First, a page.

He added the reason behind it is that their GNI per capita exceeds the current threshold for small island economies.
“We are barred from receiving loans from the International Bank for the Reconstruction and Development because the World Bank has determined that our economy does not generate sufficient revenue to service new loans.”
President Aingimea went on to question “Why are other countries given access to these financing tools and not Nauru?”
He also said that Nauru may be an extreme case, but it is well in line with experience of many developing countries, which, despite the best development plans cannot access the financial resources to implement them.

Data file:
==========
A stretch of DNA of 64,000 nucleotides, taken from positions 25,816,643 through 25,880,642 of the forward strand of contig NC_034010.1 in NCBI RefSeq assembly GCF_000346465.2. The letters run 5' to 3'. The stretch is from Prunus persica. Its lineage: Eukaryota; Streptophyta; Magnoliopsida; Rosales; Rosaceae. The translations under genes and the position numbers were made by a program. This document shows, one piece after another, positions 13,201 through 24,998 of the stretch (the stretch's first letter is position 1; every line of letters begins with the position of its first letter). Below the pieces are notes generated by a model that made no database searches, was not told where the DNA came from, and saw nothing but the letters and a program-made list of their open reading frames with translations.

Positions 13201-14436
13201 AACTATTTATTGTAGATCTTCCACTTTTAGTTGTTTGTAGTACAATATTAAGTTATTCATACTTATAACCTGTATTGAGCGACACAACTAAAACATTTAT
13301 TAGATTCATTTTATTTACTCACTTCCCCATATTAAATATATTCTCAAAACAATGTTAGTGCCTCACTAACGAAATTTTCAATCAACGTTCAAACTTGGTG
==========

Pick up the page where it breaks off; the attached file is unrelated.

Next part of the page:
“This state of affairs was shameful before the pandemic, but it is now a crisis in its own right. Years, perhaps decades of economic gains across the developing world could be at risk without a rapid response from the Bretton Woods Institutions to relieve countries of unsustainable debt burdens and provide fiscal resources for a robust economic recovery.”
“We need a global financial system that is more responsive to the urgent needs of developing countries and I strongly urge you to take on this issue as part of your effort to reaffirm multilateralism.”
Nauru is one of the smallest UN member states with a population that is estimated roughly at 11,000 and the expected growth of 4.5% which by 2050, the country will have 27,000 people.